The three panelists, or sharks, applaud a successful pitch during the Shark Tank Competition last Thursday. This year’s panelists included (left to right) Stacy Chin '12, Tyler Scionti '15, and professor Daniel Klinghard. Photo by Austin Bosworth
Riley Benner ’20 presents the sharks with neckties made by Phoenix Haberdashery, Benner’s company that employs local Syrian refugees to assemble men’s fashion accessories. Photo by Austin Bosworth
Hawar Haddadi ’19 does his best to woo the crowd during his pitch for Device Doctors, a go-to-dorm repair service for college students with damaged electronics. Haddadi was awarded the People’s Choice Award, a $100 award that goes to the audience’s favorite pitch that night. Photo by Austin Bosworth
The Ciocca Office of Entrepreneurial Studies held the Shark Tank Competition on February 22, 2018.Christina Nee ’19 pitches the judges on her project Top Banana, a solution for discarded bananas that never make it to market. Nee was awarded $1,140 in seed funding. Photo by Austin Bosworth
Nathaniel Chung ’18 smiles as he finishes his pitch for EchoMe, a social media platform designed for sharing music with friends in real-time, from anywhere. Photo by Austin Bosworth
Prior to the announcement of the winner, the sharks gave some feedback to each of the contestants, sharing wisdom on public speaking, time management, and more sophisticated long-term business plans. Left to right: Stacy Chin ’12, Tyler Scionti ’15, professor Daniel Klinghard, Ja-Naé Duane. Photo by Austin Bosworth
Dillon Carmichael ’18 unbuttons his dress shirt to reveal the first merchandise for Redefining Black Masculinity, his company that aims to make a difference in the lives of young black males who lack positive role models in contemporary pop culture. Carmichael’s company was one of the two winners of the Venture round, receiving $5,000. Photo by Austin Bosworth
The final winners of the Shark Tank Competition pose with the sharks as well as the coordinators for the event, Ja-Naé Duane, Lecturer and Entrepreneur-in-Residence, and professor David Chu, Director of Entrepreneurial Studies and Pre-Business Advisor. Back from left: Richard Palazzese ’18, Riley Benner ’20, Tyler Scionti ’15, Hawar Haddadi ’19, Daniel Klinghard. Front from left: professor David Chu, Stacy Chin ’12, Brad Ross ’18, Christina Nee ’19, Dillon Carmichael ’18, Ja-Naé Duane. Photo by Austin Bosworth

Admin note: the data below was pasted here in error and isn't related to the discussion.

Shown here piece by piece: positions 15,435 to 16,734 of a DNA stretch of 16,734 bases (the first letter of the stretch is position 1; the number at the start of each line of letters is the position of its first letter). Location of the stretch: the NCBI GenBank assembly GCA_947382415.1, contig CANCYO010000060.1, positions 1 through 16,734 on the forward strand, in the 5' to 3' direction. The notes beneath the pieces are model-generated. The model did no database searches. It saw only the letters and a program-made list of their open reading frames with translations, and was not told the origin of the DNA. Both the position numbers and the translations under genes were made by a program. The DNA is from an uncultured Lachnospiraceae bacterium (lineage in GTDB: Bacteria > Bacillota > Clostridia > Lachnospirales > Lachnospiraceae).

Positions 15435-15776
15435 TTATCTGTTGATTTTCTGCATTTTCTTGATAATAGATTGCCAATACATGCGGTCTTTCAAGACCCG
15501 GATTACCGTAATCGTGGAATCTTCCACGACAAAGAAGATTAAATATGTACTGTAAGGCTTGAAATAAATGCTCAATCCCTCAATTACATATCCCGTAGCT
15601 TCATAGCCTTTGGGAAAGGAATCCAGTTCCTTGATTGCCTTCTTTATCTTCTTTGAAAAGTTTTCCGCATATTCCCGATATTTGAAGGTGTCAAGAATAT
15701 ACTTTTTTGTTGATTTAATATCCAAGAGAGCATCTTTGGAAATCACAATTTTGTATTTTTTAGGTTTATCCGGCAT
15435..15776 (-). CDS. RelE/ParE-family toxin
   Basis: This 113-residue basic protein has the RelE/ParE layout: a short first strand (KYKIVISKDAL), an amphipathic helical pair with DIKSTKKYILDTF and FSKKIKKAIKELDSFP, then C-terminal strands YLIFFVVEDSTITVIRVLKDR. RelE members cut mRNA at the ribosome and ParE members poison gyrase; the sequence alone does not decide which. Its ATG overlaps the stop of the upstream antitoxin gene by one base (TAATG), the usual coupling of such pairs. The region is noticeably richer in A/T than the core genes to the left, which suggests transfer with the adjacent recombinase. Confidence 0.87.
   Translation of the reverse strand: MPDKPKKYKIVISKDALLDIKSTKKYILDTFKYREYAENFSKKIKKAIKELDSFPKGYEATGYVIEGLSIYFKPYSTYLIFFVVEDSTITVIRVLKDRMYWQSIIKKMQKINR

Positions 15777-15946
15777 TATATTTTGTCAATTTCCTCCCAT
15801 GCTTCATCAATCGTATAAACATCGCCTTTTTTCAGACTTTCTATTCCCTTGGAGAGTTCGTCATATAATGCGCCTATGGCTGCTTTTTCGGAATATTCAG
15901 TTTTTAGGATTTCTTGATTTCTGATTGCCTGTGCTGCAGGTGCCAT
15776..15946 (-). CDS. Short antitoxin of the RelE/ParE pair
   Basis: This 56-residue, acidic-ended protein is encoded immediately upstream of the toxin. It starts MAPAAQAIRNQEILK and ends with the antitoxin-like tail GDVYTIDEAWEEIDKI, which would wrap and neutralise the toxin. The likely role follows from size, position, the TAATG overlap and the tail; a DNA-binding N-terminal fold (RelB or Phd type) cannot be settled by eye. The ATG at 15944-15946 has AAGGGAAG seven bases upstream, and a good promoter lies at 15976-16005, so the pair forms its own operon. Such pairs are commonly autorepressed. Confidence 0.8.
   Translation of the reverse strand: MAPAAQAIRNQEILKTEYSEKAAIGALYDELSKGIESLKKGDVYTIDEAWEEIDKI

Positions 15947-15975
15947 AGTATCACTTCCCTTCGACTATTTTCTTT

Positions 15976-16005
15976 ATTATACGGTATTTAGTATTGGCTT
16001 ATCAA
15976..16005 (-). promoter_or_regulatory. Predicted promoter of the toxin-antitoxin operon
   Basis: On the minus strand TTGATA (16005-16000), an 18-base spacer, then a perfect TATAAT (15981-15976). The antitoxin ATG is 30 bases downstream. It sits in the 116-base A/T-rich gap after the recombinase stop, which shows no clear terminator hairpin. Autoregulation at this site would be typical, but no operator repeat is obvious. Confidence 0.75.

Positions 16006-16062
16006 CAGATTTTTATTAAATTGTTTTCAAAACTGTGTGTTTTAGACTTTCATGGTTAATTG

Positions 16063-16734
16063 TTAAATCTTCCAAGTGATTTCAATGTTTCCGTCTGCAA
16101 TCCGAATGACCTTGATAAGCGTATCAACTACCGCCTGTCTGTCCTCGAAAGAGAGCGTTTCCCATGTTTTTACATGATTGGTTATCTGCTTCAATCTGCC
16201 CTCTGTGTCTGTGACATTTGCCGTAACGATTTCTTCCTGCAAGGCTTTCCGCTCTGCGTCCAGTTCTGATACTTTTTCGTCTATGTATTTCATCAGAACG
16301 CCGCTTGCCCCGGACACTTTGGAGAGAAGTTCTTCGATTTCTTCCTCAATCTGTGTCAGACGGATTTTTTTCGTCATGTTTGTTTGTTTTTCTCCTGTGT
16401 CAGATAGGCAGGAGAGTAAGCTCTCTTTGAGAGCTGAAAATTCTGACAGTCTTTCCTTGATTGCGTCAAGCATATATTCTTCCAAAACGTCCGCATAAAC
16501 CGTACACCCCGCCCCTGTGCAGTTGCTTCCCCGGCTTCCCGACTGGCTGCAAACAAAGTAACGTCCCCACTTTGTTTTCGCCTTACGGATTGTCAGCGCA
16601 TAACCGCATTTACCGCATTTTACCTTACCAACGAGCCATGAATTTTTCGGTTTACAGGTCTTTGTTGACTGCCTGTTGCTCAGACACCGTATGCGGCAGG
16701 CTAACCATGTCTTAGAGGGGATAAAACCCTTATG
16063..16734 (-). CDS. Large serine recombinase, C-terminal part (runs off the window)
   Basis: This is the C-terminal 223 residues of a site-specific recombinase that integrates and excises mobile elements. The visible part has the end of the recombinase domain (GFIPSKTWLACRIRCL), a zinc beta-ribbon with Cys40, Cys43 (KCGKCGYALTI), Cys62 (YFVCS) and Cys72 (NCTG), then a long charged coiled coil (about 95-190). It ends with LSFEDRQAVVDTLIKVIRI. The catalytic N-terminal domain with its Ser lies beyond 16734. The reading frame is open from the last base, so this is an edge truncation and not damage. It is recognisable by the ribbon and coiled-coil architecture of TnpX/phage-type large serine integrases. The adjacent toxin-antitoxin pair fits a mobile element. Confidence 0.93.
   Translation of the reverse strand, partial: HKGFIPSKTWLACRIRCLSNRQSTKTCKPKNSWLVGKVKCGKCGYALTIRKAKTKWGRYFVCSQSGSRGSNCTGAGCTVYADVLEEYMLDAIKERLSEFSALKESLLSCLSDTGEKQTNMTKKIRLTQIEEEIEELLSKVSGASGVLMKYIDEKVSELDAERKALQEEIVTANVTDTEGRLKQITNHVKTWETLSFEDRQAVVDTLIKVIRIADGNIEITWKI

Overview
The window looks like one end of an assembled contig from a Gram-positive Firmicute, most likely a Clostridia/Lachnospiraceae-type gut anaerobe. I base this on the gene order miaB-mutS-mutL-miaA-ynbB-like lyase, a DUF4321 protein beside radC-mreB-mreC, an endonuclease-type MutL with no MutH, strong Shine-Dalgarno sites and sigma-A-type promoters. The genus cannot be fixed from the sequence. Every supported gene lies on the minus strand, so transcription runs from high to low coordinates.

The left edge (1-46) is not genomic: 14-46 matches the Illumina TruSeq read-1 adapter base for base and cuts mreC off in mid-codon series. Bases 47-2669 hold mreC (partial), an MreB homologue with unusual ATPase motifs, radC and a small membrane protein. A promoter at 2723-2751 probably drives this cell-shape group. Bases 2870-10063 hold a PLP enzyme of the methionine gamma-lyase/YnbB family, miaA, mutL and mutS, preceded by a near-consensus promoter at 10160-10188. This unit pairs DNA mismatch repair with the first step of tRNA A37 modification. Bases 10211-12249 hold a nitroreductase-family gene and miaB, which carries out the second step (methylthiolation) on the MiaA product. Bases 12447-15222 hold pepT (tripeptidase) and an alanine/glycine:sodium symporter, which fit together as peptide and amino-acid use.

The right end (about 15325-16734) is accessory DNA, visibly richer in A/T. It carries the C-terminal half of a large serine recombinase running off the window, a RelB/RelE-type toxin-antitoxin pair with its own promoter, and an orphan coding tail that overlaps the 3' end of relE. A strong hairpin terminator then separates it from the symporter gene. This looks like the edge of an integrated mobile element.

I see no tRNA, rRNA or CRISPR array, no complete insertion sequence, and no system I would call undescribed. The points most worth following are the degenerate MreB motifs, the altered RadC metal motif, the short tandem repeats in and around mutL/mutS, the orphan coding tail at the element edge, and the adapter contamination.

It was a funding frenzy last Thursday as the College of the Holy Cross hosted its sixth annual “Shark Tank” competition, based on the popular television show. Held by the Ciocca Office of Entrepreneurial Studies, students with innovative ideas for goods or services delivered short pitches to a panel of Holy Cross faculty and alumni, hoping for seed or venture funding to get their companies off the ground. The panel, or “sharks,” consisted of Daniel Klinghard, professor of political science and director of the J.D. Power Center for Liberal Arts in the World, Stacy Chin ’12, Founder and CEO of HydroGlide Coatings, and Tyler Scionti ’15, product expert for HubSpot.
After the spirited pitches and a short reception, four awards were presented. By vote of the audience, the People’s Choice Award was given to Hawar Haddadi ’19 and Michael Lyons ’19, who pitched Device Doctors, a go-to-dorm repair service for electronics, receiving $100. Christina Nee ’19, who pitched Top Banana, a solution for discarded bananas that never make it to market, was awarded $1,140 in seed funding. The Ignite Fund prize in the amount of $2,500, given to students who seek to “set the world on fire” with solutions to the world’s needs, was awarded to senior Brad Ross ’18 for Scopum, an electronic net that covers the goals of sports like lacrosse and hockey to deliver real-time player performance during practice.
The final award, the Venture Fund, was given to both Dillon Carmichael ’18 for Redefining Black Masculinity, an online outreach platform addressing and shaping the public perception of black masculinity in America, and Riley Benner ’20 for Phoenix Haberdashery, an enterprise working with refugees living in Worcester to create neckwear and helping them build a new life. Benner and Carmichael each received $5,000 to continue the growth of their businesses and both are using the money to build brand awareness, increase outreach, and increase production.
This year’s competition was organized by Ja-Naé Duane, Holy Cross’ new entrepreneur-in-residence, a best-selling author and serial entrepreneur. Duane joined the Holy Cross family in fall 2017, and since then has made it her mission to instill a culture of innovation and entrepreneurship across campus, amongst alumni and in the broader community.
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